For around $22.00 – the Cold Steel GI Tanto is a great deal.

Recommended.

Rourke

 


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6 Comments

  1. Cold Steel has some very good products. Their entry level machetes and fixed blades are nothing to sneeze at and their tri ad lock folders are supremely strong. However, if anyone is thinking on buying a cold steel soon then I would wait a month or so, because they’re re-releasing their lineup with better steels like American BD-1 and XHP. The prices will increase slightly but it’s worth it.

  2. Rourke,

    I agree that the grips could be better but for the price one shouldn’t expect ray skin.

    Decades ago I purchased a Cold Steel Magnum Tanto IX with nine inch blade
    http://www.coldsteel.com/Product/TANTO.20_SERIES/TANTO_SERIES.aspx. The handle on this knife is exceedingly much better than the GI Tanto with handle approaching the gripping quality of ray skin. The cladded steel blade is likely greatly superior as well. When purchased, I was suspicious that the Tanto IX grip material wouldn’t hold up but it is still as good as new. This Tanto series are all excellent well made commercial knives and the Tanto IX is more of a combat knife or short wakizausha. I really like the tsuba style blade stop on the Tanto IX.

    Tanto points have their adherents and detractors. The chisel point tanto shape was designed to pierce traditional Japanese armor and for general purpose use, many prefer a modified Bowie point such as on the Randall. Those of you who might be interested in moderately priced Japanese style swords entirely suitable for combat should see Bugei offerings, http://www.bugei.com/katana-6-ctg.htm. These swords are the real deal, very sharp and quite dangerous.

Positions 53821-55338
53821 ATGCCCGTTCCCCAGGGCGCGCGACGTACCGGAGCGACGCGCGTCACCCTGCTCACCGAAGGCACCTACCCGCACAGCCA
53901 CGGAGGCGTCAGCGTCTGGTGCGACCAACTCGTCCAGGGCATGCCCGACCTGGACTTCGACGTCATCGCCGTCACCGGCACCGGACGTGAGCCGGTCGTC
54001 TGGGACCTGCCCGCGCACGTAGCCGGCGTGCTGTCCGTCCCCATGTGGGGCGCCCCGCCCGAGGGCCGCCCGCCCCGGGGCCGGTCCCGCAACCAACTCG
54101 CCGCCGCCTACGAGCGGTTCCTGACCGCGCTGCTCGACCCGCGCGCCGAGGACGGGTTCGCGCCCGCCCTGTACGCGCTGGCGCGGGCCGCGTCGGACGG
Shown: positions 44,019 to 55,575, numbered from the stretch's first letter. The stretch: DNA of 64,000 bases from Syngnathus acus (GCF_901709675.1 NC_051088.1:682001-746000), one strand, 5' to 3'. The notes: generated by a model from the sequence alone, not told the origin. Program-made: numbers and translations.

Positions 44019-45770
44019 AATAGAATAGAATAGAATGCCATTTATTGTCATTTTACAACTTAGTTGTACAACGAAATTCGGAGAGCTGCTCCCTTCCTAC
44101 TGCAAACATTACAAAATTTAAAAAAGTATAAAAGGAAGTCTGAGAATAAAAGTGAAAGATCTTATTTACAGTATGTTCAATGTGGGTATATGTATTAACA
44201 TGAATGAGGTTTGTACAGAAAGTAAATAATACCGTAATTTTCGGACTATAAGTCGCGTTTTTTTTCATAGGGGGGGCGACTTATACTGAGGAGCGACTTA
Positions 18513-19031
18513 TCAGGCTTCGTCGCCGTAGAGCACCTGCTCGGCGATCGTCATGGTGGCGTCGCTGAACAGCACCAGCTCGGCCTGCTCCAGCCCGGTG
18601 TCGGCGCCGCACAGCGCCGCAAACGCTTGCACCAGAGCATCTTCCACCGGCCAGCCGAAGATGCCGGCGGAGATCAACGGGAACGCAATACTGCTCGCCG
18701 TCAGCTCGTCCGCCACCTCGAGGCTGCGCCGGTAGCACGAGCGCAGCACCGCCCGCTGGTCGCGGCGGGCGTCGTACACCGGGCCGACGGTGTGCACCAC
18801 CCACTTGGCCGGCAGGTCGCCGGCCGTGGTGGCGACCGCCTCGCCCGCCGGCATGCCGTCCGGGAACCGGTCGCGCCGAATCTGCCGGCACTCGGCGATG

As sword design evolved, the trend was toward faster shapes such as the rapier which combined limited cutting with a long pointy blade for stabbing, eventually culminating in the very fast foil. The US Calvary stayed with the saber shape due to the unique challenges of slashing from horseback. For combat between humans, due to its speed, the foil is likely the most lethal although some argue that the katana style sword might be better against predators.

    I keep a traditional old Japanese made katana bedside along with my trusty .45. The katana is my first choice against that solitary home invader but you bet I would take the .45 as well. There is something about being behanded or beheaded that invokes a very special horror.

    PR

  3. I have had one of these for a couple of years and they ROCK I had used one to the point the rust proofing on blade was worn off but it still held a good edge I just bought another one a couple of months ago and it came from the box with a edge was sharp enough to shave with

  4. I’ve had an SRK for 20+ years (since Gulf War-1)and it has served me very well (and no it’s not a sterile model, so collectors don’t call me). It is/was my main fixed blade on my kit until I retired in 06′. (AND… back then,they were made in USA and cost around $45usd.)

  5. I think this is a very good knife, and it is currently going for under 20 clams on Amazon.

    One can also buy aftermarket wood grips for it. I got mine through facebook, for around 20 dollars. Nicely finished oak. Looks….dare I say it?…. pretty sharp.
    I’d post a pic if I could, but, cannot do that in this here response box.